In his October 22nd blog article, “Lifelong Learning”, Bruce McMenomy asked: “What does real lifelong learning look like when no one else is looking?” In answer he wrote: “I would say that the chief identifying characteristic is probably humility, a posture of respect for and submission to the truth. Genuine lifelong learning prioritizes the truth above anything having to do with oneself; it requires modesty about one’s own achievements, coupled with a fierce unwillingness to settle for a cheap simulacrum of learning for the sake of appearances.”
In the religious order to which I belong, the Order of Preachers – or more familiarly known as “the Dominicans” – lifelong learning is a spiritual discipline enjoined on all the friars. Our motto is “Veritas”, Truth, and we certainly agree with Dr. McMenomy that lifelong learning’s chief characteristic is humble submission to the truth. But with the Dominicans, a commitment to lifelong study has more to do with our usefulness to others than with “self-improvement”. It was contact with a civilization-killing heresy that spurred St. Dominic to found an Order with a universal license to preach the Gospel for the purpose of winning people over to the beauty of what is actually the case. For a Dominican friar to be thus useful in actuality entails the discipline both of continuous study over a lifetime as well as a radical submission to whatever proves true. In addition, yet another desirous quality for success in our stated purpose of preaching for the salvation of souls is the ability to take each individual seriously as an individual. This is commonly spoken of as “taking people where they are at”.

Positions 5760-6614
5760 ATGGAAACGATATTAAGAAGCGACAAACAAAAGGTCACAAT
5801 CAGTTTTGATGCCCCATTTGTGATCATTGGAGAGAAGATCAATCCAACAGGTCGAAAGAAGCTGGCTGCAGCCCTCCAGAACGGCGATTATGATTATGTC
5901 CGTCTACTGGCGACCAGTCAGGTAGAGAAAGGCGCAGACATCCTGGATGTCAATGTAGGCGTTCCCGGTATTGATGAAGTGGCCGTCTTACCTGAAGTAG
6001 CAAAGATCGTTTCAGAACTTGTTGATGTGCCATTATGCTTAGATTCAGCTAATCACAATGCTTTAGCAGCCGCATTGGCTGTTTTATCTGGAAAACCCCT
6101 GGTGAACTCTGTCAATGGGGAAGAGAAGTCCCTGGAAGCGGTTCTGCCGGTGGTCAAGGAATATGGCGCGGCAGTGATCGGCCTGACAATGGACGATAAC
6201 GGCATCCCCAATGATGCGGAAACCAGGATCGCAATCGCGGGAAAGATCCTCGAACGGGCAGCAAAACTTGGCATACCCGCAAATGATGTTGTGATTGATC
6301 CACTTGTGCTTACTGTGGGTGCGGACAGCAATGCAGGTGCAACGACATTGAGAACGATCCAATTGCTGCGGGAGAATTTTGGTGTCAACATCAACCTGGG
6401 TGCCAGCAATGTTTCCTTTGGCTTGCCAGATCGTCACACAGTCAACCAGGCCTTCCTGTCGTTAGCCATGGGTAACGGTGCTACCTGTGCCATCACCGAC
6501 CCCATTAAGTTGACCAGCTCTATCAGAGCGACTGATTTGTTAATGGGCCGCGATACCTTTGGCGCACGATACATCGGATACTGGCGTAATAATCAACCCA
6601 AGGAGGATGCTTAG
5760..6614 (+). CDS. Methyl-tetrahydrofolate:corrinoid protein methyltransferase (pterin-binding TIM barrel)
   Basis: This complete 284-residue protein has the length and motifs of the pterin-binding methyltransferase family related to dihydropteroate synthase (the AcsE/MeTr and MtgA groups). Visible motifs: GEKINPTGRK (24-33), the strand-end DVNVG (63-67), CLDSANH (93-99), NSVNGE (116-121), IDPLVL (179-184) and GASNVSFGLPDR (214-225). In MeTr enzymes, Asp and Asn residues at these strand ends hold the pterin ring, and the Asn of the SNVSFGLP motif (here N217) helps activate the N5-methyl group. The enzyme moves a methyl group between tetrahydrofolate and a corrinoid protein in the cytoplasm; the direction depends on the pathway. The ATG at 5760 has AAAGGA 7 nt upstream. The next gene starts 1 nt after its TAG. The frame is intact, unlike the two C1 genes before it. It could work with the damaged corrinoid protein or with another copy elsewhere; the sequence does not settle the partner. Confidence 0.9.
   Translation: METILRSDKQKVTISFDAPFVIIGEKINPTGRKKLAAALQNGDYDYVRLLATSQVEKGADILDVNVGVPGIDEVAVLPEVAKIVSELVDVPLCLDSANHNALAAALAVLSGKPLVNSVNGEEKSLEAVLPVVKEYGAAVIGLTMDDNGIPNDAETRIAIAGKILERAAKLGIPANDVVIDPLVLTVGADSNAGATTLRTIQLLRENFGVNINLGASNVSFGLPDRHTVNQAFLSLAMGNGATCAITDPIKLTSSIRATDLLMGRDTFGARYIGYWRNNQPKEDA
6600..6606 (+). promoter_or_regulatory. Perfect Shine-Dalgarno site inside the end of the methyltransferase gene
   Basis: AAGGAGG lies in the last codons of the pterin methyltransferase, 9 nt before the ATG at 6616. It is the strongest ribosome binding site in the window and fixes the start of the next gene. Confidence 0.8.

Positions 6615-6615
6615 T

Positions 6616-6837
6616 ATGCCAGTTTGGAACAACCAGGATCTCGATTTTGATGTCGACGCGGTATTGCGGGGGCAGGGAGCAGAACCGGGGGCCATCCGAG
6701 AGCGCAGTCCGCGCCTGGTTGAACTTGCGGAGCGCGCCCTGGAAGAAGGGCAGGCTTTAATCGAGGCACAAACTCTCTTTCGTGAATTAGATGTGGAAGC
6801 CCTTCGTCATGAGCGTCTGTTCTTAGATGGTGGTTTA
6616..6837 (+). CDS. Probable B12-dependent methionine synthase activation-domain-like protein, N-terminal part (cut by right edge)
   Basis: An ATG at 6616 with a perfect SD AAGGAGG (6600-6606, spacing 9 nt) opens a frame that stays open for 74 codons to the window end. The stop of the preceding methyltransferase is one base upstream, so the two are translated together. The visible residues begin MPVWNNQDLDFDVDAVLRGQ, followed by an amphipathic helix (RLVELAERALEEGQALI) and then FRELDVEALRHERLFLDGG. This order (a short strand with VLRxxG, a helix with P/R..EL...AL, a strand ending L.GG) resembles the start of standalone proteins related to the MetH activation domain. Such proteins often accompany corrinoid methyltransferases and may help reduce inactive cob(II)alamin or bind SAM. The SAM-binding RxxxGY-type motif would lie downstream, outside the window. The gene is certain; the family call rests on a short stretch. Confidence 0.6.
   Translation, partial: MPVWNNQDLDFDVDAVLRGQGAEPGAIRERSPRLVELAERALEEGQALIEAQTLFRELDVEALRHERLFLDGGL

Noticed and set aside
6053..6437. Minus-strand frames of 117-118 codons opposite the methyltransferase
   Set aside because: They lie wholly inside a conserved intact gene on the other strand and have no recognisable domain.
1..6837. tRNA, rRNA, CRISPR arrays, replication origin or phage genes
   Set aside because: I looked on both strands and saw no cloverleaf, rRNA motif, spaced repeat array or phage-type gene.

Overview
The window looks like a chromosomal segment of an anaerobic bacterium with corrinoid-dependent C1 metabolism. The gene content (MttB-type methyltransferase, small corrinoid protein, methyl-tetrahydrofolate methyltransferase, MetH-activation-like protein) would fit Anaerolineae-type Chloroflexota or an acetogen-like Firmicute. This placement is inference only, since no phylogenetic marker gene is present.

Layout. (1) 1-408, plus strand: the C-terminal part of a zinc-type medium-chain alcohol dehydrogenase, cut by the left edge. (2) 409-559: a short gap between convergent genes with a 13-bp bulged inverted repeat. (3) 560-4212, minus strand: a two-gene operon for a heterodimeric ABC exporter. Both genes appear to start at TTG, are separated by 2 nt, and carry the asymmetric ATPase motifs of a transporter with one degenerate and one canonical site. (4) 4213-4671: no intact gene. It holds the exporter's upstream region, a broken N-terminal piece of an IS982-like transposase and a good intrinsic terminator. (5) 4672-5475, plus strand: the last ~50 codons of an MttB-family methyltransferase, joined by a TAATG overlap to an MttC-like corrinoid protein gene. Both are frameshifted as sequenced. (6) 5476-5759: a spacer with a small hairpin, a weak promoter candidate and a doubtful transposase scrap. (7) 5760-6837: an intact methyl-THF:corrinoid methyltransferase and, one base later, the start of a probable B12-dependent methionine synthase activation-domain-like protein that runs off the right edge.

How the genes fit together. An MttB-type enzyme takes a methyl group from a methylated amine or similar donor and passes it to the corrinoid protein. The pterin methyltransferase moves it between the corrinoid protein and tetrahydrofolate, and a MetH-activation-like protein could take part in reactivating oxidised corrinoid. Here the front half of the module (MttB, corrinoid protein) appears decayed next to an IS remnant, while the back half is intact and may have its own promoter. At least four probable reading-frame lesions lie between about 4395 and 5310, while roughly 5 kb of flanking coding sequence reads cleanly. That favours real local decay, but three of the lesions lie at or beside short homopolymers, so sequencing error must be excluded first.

One of the favorite stories Dominicans like to tell about our founder relates an incident that occurred when he first accompanied his Bishop, Diego, in a preaching mission to reclaim southern France from the Albigensian heresy. They stopped at an inn where the proprietor was himself an Albigensian. While the bishop went to bed for some well-deserved sleep, his canon Dominic stayed up all night discussing their opposing doctrines. By dawn the innkeeper was convinced of the truth of the apostolic faith and renounced his Albigensian errors.
The virtue of humility gets a bad rap in our society, and humility before the truth, sadly, has few if any celebrity models. But consider the question, “Who is the real hero in Tolkien’s The Lord of the Rings?” Tolkien himself would have replied: Sam. At first he just seems to provide comic relief. But without his steadfast and determined loving friendship for Frodo, they would never have made it to Mt. Doom, Aragorn would never have taken up the kingship, and Middle Earth would not have gained freedom from Sauron’s evil — and far from humble — designs. True humility means acting out of an accurate assessment of who you are, neither inflated with pride nor oppressed by depression. With respect to humility before the truth, it means having an accurate assessment of what you actually know and the boundaries of your own ignorance.